1) ‘Higher level’ thinking is absolutely required to become an audiologist, I could not agree more. My suggestion of Pre-Audiology curriculum would be a close equivalent to Pre-Med–where I think we could both agree that higher level thinking is a definite must (I’d refer you to see Salus University’s entry requirements, I believe it’s 90 credits in specified areas of study). I too believe that a certain level of maturity takes place during those first years as an undergraduate. I assume then you would likely be a proponent of the 3 year ‘accelerated’ programs, which are gaining in popularity, yet remain quite controversial to some. I think because some of these issues you highlight, a strong case could be made for 3 year programs.

      2) While there probably could have been a number of ways that we could have pursued to solve some of the educational issues before going to the AuD degree, this is water under the bridge at this point–we have little recourse to go backward to make such a change and we now must work with the ‘system in place’. The challenge we are presently facing is how to train students adequately without bankrupting them and the future of our profession in the process.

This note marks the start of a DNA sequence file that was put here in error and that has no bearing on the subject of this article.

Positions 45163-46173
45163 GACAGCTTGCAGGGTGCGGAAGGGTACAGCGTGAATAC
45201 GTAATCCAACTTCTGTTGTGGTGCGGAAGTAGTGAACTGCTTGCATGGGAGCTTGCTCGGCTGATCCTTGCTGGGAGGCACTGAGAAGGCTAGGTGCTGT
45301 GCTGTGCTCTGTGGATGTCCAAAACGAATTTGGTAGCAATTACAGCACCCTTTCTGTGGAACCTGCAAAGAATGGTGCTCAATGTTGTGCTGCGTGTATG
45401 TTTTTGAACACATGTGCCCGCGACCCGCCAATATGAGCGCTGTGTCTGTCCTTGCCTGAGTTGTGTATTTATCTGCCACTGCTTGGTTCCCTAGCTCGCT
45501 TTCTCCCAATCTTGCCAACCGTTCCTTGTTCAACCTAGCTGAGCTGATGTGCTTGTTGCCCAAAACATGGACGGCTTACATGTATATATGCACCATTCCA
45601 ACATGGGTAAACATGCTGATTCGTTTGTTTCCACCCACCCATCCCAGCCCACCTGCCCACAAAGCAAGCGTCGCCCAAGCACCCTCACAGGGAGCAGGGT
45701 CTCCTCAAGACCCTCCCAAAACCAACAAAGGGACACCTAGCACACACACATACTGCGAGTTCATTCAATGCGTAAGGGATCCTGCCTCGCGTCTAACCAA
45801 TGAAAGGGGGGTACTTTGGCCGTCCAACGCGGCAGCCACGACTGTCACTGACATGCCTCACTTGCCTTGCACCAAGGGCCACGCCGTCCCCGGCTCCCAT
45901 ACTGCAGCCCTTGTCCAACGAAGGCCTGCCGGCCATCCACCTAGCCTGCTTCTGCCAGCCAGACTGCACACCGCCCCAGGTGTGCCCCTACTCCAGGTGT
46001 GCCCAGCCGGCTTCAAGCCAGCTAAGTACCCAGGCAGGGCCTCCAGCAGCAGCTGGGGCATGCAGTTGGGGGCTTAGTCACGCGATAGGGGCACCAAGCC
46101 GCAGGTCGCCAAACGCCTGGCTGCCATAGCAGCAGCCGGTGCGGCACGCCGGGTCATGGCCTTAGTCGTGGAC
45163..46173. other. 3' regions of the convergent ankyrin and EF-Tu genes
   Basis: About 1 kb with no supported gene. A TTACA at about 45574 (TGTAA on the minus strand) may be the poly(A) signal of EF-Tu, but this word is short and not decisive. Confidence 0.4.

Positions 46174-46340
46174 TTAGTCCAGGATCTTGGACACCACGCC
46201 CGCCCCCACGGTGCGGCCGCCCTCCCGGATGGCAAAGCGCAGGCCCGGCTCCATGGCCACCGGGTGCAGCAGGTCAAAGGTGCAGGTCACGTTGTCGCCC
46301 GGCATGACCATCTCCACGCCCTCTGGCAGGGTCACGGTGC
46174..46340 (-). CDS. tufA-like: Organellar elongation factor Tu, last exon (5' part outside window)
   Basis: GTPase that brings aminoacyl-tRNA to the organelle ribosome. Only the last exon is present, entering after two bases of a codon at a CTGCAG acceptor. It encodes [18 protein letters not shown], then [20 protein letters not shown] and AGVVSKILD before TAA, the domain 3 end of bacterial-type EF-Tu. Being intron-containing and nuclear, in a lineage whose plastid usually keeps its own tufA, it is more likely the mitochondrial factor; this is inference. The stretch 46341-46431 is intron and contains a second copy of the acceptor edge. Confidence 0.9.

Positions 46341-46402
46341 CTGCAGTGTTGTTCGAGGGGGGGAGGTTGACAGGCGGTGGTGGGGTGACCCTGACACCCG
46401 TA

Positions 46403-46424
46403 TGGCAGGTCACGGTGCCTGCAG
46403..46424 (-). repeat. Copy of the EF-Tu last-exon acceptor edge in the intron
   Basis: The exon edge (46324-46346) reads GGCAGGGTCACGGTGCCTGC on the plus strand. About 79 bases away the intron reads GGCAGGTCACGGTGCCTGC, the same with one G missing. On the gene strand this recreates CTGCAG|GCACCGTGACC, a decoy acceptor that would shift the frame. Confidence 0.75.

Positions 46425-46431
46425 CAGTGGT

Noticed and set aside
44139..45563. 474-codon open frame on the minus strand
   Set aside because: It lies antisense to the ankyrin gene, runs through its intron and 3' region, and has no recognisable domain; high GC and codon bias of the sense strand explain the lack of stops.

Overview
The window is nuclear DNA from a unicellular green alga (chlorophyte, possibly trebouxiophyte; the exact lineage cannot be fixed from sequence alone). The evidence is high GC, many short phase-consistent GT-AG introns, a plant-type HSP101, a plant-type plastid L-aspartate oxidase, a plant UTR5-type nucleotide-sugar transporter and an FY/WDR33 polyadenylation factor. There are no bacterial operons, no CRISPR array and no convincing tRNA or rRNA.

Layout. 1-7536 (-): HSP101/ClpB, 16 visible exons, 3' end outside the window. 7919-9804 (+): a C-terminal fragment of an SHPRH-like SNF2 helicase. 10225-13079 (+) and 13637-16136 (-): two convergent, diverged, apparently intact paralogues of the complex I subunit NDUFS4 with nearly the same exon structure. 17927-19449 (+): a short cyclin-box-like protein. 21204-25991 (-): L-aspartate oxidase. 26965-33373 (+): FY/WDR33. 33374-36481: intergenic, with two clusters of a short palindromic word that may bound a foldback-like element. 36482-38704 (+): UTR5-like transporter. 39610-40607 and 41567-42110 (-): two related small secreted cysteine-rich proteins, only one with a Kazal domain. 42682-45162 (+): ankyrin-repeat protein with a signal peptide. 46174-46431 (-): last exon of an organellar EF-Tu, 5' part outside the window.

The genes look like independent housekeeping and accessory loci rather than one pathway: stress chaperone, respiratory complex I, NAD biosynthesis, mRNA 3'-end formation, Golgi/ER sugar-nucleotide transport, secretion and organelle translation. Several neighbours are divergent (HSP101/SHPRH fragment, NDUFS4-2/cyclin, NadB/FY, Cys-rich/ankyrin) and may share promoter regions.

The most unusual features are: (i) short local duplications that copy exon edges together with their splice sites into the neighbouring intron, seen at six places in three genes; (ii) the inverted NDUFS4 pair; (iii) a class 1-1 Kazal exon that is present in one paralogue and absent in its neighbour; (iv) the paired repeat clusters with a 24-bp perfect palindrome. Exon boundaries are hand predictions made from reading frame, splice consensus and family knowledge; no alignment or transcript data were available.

3) I also agree with you on earnings: we can’t assume practices will arbitrarily start paying AuDs more simply because we wish audiologists earned more, regardless that most of us have doctoral degrees. We are (generally) a free market economy and supply/demand rules apply here. Higher costs for the practice (i.e., salaries, COGS) can and do translate into higher costs for patients often times, especially when we’re talking about reimbursement issues with 3rd party payers. Of course quality and competent clinical care is our ultimate goal: patients should always come first.

      1. I agree with everything you say in your response, except that I’m an optimist so I never think it is too late, just like it wasn’t too late to push our field to the Aud. True autonomy from SLP would be a step in the right direction, so if we could get the undergraduate programs to split their programs in order to create essentially a pre-audiology program (with a curriculum similar to Spokane Falls) it would be a step in the right direction.

        This would also address changing from a 4-year program to a 3-year program. The few 3-year programs I know of are actually crammed, accelerated versions of the 4-year, where tuition is just as expensive and time spent in class in the same (no summers off!). My idea of bringing a year’s worth of the AuD down to the undergraduate level would allow for a true 3-year degree without the acceleration (and commensurate cost and expense).

        Since you’re in Kennewick, we should get together sometime. The Oregon Academy of Audiology meeting is in a few weeks, if you’re interested…

  4. This month’s ASHA Leader claims SLP median wages are now at $75k/year. No mention of Audiologists, but I recall last seeing median earnings around $67-69k/year recently.

    Unlike audiologists, SLP’s can usually have their schooling paid or tuition forgiven due to the high demand. I wish I could say the same for audiologist!